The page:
Thursday, January 27, 2011

Post #9: Manning Up

            There’s an old saying that says you always want what you can’t have. Whether it be straight-instead-of-curly hair, height, a different eye color, etc., we are constantly seeking change. Going along this theme, one particular trend that we can’t seem to shake (almost year after year), is that of androgyny; so let’s play dress up in our fathers’ clothing, instead of our mothers’ pearls, and see if we make any best dressed lists.
            Throughout most of history, it was taboo for women to wear pants. Society much preferred us in corsets, hoop skirts, bustles, petticoats, and all things old-fashioned. In fact, it even used to be the case that showing an ankle to a male suitor was scandalous. Riding breeches came into fashion for a time, but were heavily disapproved of, and in Hollywood it was an anomaly to see anything but a woman in a skirt. Our first real glimpse into cinematic plays at gender roles was the iconic Marlene Dietrich in Morocco (1930). And if you haven’t seen the iconic picture of Dietrich smoking a cigarette, wearing a tux and tophat, then please look here:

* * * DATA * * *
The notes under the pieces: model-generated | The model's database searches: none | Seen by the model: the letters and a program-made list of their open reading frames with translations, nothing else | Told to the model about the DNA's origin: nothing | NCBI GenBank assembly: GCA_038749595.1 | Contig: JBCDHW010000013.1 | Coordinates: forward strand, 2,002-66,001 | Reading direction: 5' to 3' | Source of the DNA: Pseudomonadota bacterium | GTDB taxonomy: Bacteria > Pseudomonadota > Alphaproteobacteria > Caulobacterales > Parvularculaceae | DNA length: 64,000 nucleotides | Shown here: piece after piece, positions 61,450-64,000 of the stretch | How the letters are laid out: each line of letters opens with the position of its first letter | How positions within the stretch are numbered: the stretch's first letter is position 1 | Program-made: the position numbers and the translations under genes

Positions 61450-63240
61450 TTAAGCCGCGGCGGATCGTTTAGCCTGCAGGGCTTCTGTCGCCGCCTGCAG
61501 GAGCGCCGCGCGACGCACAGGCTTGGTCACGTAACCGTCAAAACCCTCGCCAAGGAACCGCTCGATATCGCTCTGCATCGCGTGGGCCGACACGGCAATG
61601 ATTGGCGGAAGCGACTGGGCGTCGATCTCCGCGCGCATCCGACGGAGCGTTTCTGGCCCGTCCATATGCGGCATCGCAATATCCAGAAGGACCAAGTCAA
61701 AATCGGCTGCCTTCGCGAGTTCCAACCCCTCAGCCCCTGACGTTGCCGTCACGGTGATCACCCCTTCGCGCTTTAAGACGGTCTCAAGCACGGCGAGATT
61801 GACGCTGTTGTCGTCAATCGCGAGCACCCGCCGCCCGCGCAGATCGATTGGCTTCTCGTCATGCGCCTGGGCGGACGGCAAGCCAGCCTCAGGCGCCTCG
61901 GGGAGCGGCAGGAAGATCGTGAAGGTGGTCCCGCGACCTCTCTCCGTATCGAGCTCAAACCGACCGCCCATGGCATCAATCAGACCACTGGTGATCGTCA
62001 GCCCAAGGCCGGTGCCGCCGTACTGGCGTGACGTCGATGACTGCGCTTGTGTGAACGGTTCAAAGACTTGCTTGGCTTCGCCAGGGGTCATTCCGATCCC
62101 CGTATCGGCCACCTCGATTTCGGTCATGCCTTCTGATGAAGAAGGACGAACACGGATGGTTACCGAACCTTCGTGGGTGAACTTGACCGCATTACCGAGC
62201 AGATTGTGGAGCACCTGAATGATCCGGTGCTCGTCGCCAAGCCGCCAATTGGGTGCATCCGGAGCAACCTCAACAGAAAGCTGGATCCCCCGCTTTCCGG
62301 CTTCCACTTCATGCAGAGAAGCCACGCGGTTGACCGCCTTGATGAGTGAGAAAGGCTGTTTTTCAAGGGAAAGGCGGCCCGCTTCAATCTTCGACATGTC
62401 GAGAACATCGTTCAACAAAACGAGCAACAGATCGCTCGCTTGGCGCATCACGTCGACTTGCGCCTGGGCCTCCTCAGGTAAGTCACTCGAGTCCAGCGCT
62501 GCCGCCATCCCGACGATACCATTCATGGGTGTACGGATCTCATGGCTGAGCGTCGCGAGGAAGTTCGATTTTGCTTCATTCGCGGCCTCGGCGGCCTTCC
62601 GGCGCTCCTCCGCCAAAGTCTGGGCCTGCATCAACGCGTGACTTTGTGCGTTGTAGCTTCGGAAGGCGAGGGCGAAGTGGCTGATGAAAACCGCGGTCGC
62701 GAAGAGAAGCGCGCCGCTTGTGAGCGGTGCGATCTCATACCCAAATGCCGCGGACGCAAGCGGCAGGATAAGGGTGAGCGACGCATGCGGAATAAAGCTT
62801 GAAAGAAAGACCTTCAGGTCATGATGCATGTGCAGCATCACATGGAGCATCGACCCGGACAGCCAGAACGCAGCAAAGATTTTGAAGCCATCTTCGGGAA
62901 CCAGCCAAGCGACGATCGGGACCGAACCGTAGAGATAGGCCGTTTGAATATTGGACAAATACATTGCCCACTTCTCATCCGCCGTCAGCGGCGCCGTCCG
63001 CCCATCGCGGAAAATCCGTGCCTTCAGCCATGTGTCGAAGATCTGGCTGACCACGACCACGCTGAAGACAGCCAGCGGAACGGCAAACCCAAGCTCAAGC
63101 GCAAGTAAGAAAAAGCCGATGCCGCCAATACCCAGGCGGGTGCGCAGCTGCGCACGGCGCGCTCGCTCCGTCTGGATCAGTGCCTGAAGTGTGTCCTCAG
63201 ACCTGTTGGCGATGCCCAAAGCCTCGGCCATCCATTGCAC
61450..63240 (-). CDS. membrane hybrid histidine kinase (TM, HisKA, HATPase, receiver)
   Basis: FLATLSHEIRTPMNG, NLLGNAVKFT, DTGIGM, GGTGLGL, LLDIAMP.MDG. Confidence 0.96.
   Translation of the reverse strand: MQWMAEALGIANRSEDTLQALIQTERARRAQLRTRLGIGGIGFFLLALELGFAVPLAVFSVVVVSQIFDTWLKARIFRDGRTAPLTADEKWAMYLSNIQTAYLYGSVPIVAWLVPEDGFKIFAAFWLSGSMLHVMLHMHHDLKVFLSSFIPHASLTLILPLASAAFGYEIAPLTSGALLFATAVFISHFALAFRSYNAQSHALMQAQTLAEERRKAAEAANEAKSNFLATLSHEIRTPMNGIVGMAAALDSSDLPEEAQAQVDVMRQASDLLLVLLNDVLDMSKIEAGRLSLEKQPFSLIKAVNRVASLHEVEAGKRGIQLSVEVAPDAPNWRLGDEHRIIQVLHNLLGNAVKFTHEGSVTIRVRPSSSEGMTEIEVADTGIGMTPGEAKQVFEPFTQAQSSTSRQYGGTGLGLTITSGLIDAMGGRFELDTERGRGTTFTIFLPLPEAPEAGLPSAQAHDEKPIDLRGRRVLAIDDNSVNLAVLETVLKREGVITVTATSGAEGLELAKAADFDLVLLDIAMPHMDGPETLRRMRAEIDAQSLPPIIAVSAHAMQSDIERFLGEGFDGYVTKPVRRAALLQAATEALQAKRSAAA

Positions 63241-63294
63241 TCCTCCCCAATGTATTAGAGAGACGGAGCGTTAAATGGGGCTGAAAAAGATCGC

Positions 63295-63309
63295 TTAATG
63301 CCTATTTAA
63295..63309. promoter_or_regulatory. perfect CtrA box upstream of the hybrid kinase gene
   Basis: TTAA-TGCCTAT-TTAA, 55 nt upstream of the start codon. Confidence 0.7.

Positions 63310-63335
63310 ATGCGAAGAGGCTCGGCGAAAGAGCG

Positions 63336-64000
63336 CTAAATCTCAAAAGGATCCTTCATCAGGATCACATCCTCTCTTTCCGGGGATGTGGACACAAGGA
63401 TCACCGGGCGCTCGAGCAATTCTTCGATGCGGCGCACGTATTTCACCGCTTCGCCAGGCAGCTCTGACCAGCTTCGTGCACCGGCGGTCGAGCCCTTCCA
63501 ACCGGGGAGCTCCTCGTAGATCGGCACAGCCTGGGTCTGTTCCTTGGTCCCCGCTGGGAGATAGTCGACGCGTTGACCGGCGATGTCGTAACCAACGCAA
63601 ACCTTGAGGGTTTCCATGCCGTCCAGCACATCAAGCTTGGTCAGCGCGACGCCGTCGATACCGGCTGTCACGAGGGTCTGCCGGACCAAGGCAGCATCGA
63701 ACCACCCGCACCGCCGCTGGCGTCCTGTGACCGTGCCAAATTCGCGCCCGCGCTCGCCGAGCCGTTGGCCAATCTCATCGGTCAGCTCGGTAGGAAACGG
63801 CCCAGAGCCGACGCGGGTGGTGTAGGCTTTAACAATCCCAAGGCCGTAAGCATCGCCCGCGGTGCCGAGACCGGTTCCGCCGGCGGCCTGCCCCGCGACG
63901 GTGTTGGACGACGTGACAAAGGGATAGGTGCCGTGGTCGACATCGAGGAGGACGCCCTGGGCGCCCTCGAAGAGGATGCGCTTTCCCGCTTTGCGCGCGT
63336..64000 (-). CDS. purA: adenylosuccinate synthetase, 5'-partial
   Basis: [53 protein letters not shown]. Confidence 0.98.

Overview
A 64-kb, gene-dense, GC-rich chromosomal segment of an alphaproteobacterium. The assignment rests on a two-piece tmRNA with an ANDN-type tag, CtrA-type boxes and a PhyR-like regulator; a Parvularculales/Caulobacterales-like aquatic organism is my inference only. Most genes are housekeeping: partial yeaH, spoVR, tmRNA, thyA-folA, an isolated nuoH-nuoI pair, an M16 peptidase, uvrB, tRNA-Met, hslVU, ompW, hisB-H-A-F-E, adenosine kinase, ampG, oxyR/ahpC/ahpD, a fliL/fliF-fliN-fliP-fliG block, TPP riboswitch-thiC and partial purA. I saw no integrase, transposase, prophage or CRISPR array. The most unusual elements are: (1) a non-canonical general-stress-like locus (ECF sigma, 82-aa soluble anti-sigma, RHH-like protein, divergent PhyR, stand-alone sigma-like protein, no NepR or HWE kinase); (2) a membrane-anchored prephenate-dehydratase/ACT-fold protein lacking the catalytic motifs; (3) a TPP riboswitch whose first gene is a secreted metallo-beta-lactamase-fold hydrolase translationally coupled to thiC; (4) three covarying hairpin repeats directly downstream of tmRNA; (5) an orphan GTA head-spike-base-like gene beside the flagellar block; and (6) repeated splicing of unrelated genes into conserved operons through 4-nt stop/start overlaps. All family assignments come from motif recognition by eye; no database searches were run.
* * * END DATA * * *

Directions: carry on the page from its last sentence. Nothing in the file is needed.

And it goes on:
That along with the fact that women wore pants to work in factories during World War I, gave us our first taste of women playing with men’s attire. And like some fairly addictive drug, we’ve been slowly getting more and more hooked throughout history.
            Continuing in this little lesson on old Hollywood fashion, next came Katharine Hepburn, who threw convention out the window. Along with having quite the bold attitude, Hepburn made it known that she liked wearing pants. In fact, most iconic photographs of the actress are of her in slacks or pantsuits. And while her outspoken personality and fashion sense seemed to put her on a more equal footing with her male coworkers, Hepburn never lost a certain sense of feisty femininity that makes us love to wear pants today.
            Then, in 1966, Yves Saint Laurent decided to embrace androgyny with its “Le Smoking” tuxedo for women. 

Not only was the male silhouette chic, but also the whole aura of erasing gender lines. The slicked back hair…the posture…somehow holds this indescribable sexiness and power.
            So now, embracing the new 2011 year, male fashion for women is back. I’m not telling you to wear a suit on the red carpet (although celebrities like Leighton Meester and Sandra Bullock have embraced their power strut in suits and heels), but I am telling you to take a few cues from dad and grandpa and man up. 

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